Nigeria praises Germany over return of Benin Artefacts

Nigeria’s Minister of Information and Culture, Alhaji Lai Mohammed, has described the Memorandum of Understanding (MoU), signed between Nigeria and Germany in Abuja on Wednesday, as a major step toward the repatriation of hundreds of Benin Bronzes from Germany next year.

The Minister, who spoke when he received the German government delegation that came to Nigeria for the signing of the MoU, said it marked the beginning of efforts that will culminate in the signing, in December 2021, of the agreement on the repatriation of the Benin Bronzes.

He said a team of experts would leave Nigeria very soon to engage with stakeholders in Germany on the repatriation of the artifacts.

“A team of experts will be visiting the some museum in Germany very soon and the whole idea is again confidence building to especially assuage their feeling of loss and make it lighter and easier for them and to also make their position more tenable with the people,” he said.

Commemorative head of a king (Kingdom of Benin, dated 17th-18th Century, made of copper alloy), one of the African artworks exhibited in the Bode Museum under the theme “Beyond Compare”, December 2018. Thousands of African artworks are in the possession of European museums, most of which were taken illegally from the continent during the era of colonialism/ Photo: Femi Awoniyi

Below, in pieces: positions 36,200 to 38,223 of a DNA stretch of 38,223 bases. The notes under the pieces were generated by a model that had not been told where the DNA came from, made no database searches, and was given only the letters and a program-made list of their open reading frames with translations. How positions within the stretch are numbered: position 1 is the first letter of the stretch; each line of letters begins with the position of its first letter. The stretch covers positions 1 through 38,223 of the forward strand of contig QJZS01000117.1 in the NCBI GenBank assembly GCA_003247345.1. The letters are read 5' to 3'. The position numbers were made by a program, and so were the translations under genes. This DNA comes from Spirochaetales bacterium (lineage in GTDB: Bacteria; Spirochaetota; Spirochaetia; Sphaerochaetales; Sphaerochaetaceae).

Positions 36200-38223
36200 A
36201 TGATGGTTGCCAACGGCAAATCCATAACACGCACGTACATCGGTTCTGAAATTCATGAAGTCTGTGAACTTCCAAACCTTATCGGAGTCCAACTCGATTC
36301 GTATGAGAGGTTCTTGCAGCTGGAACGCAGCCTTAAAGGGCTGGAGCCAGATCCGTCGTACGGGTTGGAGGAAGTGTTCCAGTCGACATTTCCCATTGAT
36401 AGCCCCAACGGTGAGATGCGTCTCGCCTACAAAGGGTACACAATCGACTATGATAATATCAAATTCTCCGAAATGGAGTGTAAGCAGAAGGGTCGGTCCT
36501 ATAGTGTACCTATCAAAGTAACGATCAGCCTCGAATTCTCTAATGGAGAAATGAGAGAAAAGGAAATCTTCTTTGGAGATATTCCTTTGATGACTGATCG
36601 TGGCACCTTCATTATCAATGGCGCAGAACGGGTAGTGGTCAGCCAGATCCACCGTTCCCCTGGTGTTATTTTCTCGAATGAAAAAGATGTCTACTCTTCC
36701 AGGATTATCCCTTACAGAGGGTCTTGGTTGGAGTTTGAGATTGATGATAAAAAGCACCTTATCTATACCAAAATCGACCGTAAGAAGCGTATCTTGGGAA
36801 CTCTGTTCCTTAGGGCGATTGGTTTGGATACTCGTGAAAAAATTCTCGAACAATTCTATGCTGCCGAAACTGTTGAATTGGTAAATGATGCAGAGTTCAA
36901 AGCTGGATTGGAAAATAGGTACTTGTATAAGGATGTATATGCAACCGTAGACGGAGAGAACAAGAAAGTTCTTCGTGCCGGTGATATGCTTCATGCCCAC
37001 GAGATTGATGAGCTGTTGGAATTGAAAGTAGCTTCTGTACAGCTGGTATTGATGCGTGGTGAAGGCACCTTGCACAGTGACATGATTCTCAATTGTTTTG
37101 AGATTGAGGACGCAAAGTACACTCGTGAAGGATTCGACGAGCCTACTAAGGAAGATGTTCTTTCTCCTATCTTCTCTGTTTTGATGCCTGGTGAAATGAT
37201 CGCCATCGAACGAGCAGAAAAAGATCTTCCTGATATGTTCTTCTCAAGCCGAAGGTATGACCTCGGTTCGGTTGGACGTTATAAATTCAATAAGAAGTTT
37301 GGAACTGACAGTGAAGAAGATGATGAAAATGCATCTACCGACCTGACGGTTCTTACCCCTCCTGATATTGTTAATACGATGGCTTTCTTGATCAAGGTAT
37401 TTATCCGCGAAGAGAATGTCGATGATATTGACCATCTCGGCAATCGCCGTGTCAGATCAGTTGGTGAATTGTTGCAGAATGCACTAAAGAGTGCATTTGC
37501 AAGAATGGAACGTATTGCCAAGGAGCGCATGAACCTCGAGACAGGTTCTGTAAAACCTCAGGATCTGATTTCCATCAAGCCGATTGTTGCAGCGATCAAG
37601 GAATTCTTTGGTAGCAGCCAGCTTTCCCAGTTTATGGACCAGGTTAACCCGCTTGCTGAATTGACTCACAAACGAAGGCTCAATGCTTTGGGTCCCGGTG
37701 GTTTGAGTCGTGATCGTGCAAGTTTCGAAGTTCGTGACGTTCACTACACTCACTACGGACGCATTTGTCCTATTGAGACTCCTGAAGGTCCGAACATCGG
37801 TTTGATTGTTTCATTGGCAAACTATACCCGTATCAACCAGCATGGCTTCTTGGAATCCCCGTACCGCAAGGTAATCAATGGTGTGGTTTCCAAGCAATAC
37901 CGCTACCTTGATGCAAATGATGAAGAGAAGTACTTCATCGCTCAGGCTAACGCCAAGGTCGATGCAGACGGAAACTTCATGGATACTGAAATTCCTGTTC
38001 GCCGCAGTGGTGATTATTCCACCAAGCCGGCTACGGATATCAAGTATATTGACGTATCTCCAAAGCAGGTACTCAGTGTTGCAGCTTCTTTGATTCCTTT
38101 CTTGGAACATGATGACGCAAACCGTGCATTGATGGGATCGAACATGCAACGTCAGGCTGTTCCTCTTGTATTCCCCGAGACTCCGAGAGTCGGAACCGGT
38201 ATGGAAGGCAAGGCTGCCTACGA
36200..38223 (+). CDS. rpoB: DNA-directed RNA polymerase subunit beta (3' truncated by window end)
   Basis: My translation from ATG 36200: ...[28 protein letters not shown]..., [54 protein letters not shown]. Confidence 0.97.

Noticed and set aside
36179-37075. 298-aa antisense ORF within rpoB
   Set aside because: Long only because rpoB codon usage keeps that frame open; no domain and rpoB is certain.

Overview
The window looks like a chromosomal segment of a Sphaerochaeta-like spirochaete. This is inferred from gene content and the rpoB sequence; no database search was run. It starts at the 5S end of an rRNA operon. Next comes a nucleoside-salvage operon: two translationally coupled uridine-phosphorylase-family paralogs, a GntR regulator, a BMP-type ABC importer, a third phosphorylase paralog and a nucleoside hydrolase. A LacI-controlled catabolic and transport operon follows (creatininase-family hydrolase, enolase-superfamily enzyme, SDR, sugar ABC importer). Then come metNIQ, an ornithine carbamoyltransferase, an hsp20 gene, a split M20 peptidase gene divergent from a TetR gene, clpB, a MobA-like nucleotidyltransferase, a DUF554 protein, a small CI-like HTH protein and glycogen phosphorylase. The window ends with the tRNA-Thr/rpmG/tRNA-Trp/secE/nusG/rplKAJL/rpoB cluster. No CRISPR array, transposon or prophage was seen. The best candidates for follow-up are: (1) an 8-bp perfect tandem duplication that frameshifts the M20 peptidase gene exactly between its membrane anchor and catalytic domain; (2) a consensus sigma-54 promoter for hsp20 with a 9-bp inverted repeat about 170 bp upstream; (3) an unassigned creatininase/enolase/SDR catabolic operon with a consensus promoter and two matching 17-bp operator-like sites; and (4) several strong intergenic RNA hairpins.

Alhaji Mohammed said even though Germany acquired the artifacts through global trading in artifacts, it had voluntarily agreed to relinquish them in order to further strengthen the bilateral ties between Nigeria and Germany.

“The German Government and the German people have taken a bold step by agreeing to voluntarily, without too much coercion on the part of Nigeria, to return these artifacts. Because what the return of the artifacts will do is that it’s going to really cement further relationship between Nigeria and Germany. Culture today has become one of the effective tools for soft diplomacy,” he said.

The Minister said with this gesture, German has become the first country to willingly decide to return about 1,130 pieces of artifact to Nigeria, stressing that the gesture will further endear Nigerians, especially the people of Edo State, to the people and Government of Germany.

“The return of the artifacts should not be an end of an era but rather the beginning of further cooperation between the two parties,” he said.

READ MORE Nigerian delegation visits Berlin over return of Benin artefacts

In his remarks, the Director General for Culture and Communication of the German Federal Foreign Office, Dr. Andreas Gorgen, said the release of the artifacts was part of a cultural policy that would contribute to healing the wound inflicted by the looting of the artifacts from Nigeria and to establishing new relationship between Germany and Nigeria.

He commended the efforts of the National Commission for Museums and Monuments and said the signed MoU was based on what the Minister initiated during his visit to Germany earlier in the year.

Members of the German delegation included the Director of the Museum at Rothebbaum, Prof. Barbara Plankensteiner; President of the Prussian Cultural Heritage Foundation, Prof. Hermann Parzinger, and the German Ambassador to Nigeria, Birgitt Ory.

Segun Adeyemi*

* The author is the Special Assistant To The President (Media), Office of the Minister of Information and Culture, Abuja

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